Browse Prior Art Database

Novel Foamable Compositions and Rotational MOlded ARticles Made THerefrom

IP.com Disclosure Number: IPCOM000008109D
Publication Date: 2002-May-17
Document File: 10 page(s) / 64K

Publishing Venue

The IP.com Prior Art Database

Abstract

This invention describes foamable thermoplastic compositions and rotational molded articles made therefrom in which the blowing agents are dispersed uniformly and activate relatively slowly, preferably after fusion has been substantially completed, resulting in foamed articles with uniform cell structure and properties. Conventional rotomolded foams are made by dry-blending thermoplastic powder with chemical blowing agents (CBA) followed by biaxial rotational molding at zero shear rate to melt and sinter the powder particles. The blowing agents generate a lot of energy and decompose very fast at peak temperatures of about 190°C or less, before fusion of the thermoplastic powder has been completed. Hence, the foamed rotomolded articles made with conventional chemical blowing agents typically contain a lot of irregular sized voids.

This text was extracted from a Microsoft Word document.
This is the abbreviated version, containing approximately 10% of the total text.

                       This invention describes foamable thermoplastic compositions and rotational molded articles made therefrom in which the blowing agents are dispersed uniformly and activate relatively slowly, preferably after fusion has been substantially completed, resulting in foamed articles with uniform cell structure and properties. Conventional rotomolded foams are made by dry-blending thermoplastic powder with chemical blowing agents (CBA) followed by biaxial rotational molding at zero shear rate to melt and sinter the powder particles. The blowing agents generate a lot of energy and decompose very fast at peak temperatures of about 190°C or less, before fusion of the thermoplastic powder has been completed. Hence, the foamed rotomolded articles made with conventional chemical blowing agents typically contain a lot of irregular sized voids.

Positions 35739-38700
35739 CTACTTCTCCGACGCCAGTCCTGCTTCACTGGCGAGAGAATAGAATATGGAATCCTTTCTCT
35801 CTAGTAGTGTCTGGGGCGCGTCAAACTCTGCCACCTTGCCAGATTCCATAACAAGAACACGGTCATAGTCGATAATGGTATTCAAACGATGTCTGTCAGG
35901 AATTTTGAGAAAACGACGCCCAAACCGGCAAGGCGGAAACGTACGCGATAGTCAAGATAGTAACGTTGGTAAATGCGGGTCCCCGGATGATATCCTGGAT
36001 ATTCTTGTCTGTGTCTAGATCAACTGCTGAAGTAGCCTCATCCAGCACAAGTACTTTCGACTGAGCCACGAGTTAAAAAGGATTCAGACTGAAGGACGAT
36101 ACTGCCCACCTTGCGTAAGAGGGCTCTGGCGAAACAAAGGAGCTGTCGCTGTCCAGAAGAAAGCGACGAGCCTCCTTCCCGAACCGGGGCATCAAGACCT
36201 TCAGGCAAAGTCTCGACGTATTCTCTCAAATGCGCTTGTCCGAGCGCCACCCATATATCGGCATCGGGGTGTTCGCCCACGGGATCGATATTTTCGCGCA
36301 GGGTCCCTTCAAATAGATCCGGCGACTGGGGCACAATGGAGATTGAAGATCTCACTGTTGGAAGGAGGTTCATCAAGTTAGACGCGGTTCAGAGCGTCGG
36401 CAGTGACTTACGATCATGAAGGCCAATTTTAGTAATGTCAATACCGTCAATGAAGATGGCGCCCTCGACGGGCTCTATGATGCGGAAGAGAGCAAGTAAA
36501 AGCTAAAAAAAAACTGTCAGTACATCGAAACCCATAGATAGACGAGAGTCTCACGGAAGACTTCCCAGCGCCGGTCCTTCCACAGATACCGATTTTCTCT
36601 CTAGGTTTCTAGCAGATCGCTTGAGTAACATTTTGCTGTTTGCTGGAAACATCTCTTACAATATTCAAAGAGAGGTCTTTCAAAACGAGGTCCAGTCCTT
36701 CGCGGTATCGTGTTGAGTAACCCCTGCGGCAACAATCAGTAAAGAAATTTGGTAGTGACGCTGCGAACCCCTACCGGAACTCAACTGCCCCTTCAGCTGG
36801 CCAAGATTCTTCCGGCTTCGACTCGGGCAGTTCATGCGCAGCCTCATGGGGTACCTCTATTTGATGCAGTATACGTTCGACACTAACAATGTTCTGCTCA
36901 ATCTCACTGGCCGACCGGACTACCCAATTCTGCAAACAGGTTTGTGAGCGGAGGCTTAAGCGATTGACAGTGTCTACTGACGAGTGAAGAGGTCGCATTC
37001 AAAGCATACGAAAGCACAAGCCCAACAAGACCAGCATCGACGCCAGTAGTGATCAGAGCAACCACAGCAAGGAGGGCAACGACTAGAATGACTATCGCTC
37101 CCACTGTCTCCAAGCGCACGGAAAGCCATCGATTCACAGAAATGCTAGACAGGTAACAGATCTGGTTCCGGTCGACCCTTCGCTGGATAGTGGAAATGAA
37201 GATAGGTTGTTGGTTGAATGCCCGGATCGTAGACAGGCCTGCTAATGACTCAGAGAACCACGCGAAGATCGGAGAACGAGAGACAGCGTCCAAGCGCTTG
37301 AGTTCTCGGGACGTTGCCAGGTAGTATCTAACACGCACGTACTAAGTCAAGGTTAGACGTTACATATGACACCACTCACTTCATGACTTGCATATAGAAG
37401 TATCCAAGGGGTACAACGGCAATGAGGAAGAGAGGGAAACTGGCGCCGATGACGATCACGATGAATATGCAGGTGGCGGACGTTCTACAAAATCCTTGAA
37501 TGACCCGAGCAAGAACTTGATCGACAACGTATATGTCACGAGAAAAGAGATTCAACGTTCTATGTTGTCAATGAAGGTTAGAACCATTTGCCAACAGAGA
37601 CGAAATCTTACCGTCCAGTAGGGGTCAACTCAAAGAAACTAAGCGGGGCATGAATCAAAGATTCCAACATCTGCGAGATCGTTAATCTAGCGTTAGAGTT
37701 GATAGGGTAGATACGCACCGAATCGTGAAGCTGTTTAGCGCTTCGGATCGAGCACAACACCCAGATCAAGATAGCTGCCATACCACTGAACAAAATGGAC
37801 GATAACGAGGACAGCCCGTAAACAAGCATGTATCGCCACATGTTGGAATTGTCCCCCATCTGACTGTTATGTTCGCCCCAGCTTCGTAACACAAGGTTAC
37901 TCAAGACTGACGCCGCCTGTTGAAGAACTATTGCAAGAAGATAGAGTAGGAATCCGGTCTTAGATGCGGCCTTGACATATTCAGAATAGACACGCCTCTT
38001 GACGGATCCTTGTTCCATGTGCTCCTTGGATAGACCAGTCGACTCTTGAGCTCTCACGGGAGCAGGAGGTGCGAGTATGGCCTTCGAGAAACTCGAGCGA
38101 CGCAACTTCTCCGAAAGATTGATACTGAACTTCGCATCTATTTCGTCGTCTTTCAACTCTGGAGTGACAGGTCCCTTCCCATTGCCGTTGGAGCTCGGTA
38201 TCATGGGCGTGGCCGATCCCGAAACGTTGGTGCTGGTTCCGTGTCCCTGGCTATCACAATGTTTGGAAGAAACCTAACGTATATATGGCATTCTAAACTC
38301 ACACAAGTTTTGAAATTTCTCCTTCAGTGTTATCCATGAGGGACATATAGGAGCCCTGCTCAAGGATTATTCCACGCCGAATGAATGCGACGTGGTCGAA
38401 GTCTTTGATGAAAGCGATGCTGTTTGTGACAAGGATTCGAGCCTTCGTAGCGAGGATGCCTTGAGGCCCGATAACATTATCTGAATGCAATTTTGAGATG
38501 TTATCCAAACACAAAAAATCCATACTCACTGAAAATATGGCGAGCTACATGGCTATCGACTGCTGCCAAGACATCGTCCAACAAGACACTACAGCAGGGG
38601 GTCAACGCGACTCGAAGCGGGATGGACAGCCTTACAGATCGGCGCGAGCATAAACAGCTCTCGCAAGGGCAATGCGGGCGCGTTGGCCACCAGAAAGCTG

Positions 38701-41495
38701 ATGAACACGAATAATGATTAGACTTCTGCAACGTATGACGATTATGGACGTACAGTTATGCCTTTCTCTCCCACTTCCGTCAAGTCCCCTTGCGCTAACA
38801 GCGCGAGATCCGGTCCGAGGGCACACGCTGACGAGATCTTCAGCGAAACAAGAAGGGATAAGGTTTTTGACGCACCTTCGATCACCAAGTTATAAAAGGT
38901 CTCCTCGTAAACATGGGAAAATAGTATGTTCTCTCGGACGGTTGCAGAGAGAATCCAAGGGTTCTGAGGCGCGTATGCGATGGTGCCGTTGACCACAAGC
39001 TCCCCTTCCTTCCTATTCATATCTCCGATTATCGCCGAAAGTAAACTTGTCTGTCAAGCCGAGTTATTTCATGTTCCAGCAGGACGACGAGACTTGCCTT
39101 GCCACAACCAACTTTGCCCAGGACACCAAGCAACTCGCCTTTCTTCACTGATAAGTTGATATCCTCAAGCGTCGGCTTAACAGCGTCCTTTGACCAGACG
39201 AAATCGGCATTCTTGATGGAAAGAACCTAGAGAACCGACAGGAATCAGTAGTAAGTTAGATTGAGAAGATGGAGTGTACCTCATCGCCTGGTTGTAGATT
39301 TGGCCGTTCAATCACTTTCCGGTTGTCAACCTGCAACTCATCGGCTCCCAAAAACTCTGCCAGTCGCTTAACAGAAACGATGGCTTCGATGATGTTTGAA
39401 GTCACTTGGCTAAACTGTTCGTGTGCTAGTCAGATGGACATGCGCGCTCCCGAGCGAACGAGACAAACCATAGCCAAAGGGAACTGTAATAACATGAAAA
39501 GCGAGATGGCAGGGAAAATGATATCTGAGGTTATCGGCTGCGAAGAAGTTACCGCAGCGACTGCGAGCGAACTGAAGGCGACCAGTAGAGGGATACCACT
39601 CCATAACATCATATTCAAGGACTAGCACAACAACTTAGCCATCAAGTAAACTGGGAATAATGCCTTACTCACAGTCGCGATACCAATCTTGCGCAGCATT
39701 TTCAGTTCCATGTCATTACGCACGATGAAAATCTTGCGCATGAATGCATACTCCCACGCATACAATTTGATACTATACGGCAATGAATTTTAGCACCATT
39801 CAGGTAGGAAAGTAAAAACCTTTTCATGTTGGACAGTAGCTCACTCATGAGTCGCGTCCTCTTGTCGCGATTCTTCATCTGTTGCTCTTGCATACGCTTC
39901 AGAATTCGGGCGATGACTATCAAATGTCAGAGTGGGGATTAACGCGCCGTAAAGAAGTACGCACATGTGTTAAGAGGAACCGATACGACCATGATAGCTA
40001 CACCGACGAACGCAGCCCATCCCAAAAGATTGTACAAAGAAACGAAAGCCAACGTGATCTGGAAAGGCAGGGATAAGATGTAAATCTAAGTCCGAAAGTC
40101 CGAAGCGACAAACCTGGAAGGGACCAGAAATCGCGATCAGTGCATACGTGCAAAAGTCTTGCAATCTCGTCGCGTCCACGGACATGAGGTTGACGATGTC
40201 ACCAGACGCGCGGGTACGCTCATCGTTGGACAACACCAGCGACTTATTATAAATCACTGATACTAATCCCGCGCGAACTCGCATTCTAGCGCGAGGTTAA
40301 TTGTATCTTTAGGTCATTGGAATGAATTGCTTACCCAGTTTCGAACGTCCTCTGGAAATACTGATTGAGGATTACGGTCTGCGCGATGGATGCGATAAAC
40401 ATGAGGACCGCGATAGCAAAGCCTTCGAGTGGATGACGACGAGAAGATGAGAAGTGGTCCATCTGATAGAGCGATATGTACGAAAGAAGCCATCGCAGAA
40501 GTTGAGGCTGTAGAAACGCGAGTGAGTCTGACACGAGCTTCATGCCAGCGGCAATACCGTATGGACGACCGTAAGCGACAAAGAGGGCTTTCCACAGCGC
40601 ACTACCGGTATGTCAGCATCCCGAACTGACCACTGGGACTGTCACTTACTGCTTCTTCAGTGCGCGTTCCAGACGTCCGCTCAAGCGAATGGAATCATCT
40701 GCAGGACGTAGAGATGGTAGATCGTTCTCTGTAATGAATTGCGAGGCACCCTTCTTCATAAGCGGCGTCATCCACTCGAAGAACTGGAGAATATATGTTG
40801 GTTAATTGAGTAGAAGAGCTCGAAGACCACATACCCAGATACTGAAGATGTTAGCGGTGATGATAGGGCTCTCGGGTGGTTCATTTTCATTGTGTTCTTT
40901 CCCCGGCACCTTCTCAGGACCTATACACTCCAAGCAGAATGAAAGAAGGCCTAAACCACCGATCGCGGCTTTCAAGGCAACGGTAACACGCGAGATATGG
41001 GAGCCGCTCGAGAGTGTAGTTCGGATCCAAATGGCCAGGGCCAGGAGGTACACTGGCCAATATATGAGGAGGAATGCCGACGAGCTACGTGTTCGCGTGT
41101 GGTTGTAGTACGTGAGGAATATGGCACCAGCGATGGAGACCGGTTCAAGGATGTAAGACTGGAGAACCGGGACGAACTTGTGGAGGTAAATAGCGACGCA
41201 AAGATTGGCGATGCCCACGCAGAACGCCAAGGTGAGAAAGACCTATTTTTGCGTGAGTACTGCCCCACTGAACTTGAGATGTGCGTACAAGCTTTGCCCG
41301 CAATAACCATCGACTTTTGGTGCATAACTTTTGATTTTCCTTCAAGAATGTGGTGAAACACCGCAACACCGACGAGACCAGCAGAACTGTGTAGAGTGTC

Rotational molding, also referred to as rotomolding, is widely used to produce hollow articles such as toys, sporting equipment, containers, water tanks, etc. For the process, a thermoplastic resin is placed in a mold which is then closed, heated and rotated on two axes, i.e., biaxially, to allow the resin to melt and uniformly coat the interior of the mold. The mold is then cooled and the molded article is removed.

In many instances, it is highly desirable to have a foam layer or core in the interior of the molded article to provide insulation, impart structural integrity or stiffness to the article, reduce weight, or the like. This is accomplished by including a foaming or blowing agent with the resin which decomposes at the molding temperature to release a gas, such as CO2 or N2.

The use of foaming agents presents a problem where formed articles having a smooth exterior surface are desired and various techniques have been employed to produce foamed rotomolded goods having a smooth skin layer. In one approach, referred to as the "two-step" method, a non-foamable resin is first introduced into the mold and molded to produce a non-foamed exterior layer of the desired thickness. A foamable resin is then introduced into the mold and the molding operation resumed so that a foamed layer is formed on the inside of the non-foamed layer. Such a method is disclosed in U.S. Pat. No. 3,976,821. While it is possible to produce acceptable molded goods in this manner by proper selection of resin(s) and operating conditions, the procedure is labor intensive and time-consuming. Also, it requires use of a mold with an opening to permit introduction of the foamable resin.

Another approach has been to utilize specially designed equipment, such as disclosed in U.S. Pat. No. 4,952,350, which permits both the non-foamable and foamable resin to be introduced at the beginning of the operation but maintained separately. In this way, the foamable resin can be released, e.g., from a dump box, at some point in the operation after the non-foamable resin has melted and uniformly coated the interior surface of the mold.

In other cases, such as in...